These new trends in B2B business aren’t just about new ways to sell and communicate with customers — it’s also about how companies communicate internally.
Many B2B manufacturers and distributors, for example, are seeking ways to create accurate and comprehensive product information in context and simplify exchanging that information among each other. Manufacturers, in particular, are under increased pressure to export product information specific for a distributors requirements or for warehouses where customers buy and pick-up. This requires them to create exports of subsets of their catalog or customized data values by distributor — and as a result that distributor is effectively a separate channel that the manufacturer must now deal with.
B2B distributors, meanwhile, also typically rely on industry-standard formats to acquire product information but also need a place to enrich it beyond what’s included in standards such as ETIM, BMEcat and FAB-DIS. Once that happens, they need a place to track the flow of information and store the enriched product data — all easier said than done.
As this digital transformation works its way across the industry, B2B players are now also increasingly invest in their brand image.
Building a positive brand image starts with building credibility and trust with customers. This can be done by promoting brand values, appealing to patriotism or other positive feelings, ‘going green’, providing expertise or service after a sale, and more. But no matter how you decide to build your brand image, it’s crucial that the information you provide to customers isn’t just compelling enough to help them form a bond with your brand, but accurate and consistent enough that they can feel comfortable trusting that information. Inaccurate, inconsistent information is the quickest ticket to a ruined relationship with a customer and a poor brand image.
Establish trust and credibility is only part of the deal, however. Companies also need to differentiate themselves from their competition, so that they are seen as the experts in their profession, not just in the products themselves but also how they are described, how they work, how they can be used, and more. This once again requires highly accurate and consistent information — after all, no authority on a topic would put bad information up on their own site.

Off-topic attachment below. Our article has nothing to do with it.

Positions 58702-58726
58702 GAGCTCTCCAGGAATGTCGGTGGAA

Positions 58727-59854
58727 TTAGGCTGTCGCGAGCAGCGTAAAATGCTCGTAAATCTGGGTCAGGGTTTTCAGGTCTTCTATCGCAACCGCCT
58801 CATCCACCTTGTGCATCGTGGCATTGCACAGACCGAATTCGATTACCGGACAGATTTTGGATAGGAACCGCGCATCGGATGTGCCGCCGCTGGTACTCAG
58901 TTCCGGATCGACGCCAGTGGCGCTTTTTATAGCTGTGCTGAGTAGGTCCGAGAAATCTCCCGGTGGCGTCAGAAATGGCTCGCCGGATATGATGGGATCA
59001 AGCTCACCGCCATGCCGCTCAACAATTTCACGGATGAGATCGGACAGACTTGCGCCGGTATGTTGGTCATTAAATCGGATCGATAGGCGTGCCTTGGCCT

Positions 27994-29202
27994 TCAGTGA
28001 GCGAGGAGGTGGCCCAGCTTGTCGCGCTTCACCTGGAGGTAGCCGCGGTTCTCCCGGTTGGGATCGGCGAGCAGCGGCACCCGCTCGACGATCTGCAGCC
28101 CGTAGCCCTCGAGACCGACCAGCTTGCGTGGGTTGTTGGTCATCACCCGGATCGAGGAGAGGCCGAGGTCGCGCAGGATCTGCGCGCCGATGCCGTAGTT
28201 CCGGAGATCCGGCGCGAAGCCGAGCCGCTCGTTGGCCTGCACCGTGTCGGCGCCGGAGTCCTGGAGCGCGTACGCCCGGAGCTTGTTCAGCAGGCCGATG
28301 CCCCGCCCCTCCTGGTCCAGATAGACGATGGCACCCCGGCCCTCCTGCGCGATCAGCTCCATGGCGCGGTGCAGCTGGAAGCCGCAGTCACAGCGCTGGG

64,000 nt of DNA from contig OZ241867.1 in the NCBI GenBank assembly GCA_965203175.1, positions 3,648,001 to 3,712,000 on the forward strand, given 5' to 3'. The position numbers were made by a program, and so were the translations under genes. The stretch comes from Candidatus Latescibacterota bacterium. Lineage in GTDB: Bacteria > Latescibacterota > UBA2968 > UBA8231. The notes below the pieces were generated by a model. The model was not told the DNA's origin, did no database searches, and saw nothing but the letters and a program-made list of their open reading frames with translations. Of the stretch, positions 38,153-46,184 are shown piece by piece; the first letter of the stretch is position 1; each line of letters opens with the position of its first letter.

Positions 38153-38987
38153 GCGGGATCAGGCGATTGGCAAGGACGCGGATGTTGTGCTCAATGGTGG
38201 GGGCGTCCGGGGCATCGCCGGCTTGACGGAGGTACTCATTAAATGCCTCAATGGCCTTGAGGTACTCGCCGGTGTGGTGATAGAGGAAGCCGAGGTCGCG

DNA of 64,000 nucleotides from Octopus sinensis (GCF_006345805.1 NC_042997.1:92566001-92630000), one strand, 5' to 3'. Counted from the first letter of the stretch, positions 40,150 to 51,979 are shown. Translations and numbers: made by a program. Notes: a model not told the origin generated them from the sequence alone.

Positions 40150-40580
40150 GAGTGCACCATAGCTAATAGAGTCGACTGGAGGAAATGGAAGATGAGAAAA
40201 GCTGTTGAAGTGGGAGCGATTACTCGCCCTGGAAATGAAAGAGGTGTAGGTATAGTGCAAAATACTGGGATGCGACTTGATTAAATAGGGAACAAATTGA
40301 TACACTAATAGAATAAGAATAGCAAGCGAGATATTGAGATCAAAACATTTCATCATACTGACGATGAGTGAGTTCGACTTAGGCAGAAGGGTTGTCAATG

Brands can also drive a positive image by offering their customers a superior experience — just as B2C brands often look to do. John Deere, for example, offers ‘Drive Green’ events that invite customers to test drive equipment — something you’d never see in a catalog. But, just like with other brand image factors, offering these exciting experiences requires contextual, accurate, and consistent product information
Our last trend is one that impacts many of the other topics we’ve already discussed — namely, data governance. Data governance is all about information accuracy, compliance, and control over both the teams and the processes involved in product information management.
But it doesn’t stop at making sure that you’ve got accurate, consistent data being enriched via airtight workflows and by a top-notch team. Data governance also means encouraging interoperability with internal and external systems alike, making sure there are no kinks in your information’s path to publication.
Finally, data governance is also designed to provide your customers with an easy buying process. As more and more purchasing decisions are made not just by individual buyers, but whole teams and departments, information is increasingly consumed by a wide range of individuals with their own priorities and skills. That means your product data needs to be able to speak to anyone and everyone involved in the buying process from the end-users to procurement to finance to legal, and much, much more.
Bring your B2B business into the 21st century
No matter what B2B trend or challenge you’re trying to conquer, the common thread through all of these and many other topics, is high-quality, accurate, and consistent product information. Without this, your efforts to tackle these new buying realities will almost certainly fall short.
Discover how Akeneo’s Product Information Management (PIM) solution can help your company embrace new trends in B2B commerce by optimizing your product information, helping your team create compelling customer experiences and excel in B2B eCommerce by eliminating errors and inconsistencies in your product information.
This means your team can work together more effectively and efficiently, easing the enrichment process by taking tedious, time-consuming labor off their hands. Now, they’re free to craft emotionally compelling product descriptions, create beautiful product assets, and make sure all product information is accurate, consistent, and presented in the proper context for the channel your customers are using.
Ready to beat B2B challenges and make sales boom? See how product information and data lie at the heart of B2B eCommerce success by downloading our newest eBook, PIM — Unlocking Rapid Omnichannel Growth, or contact us today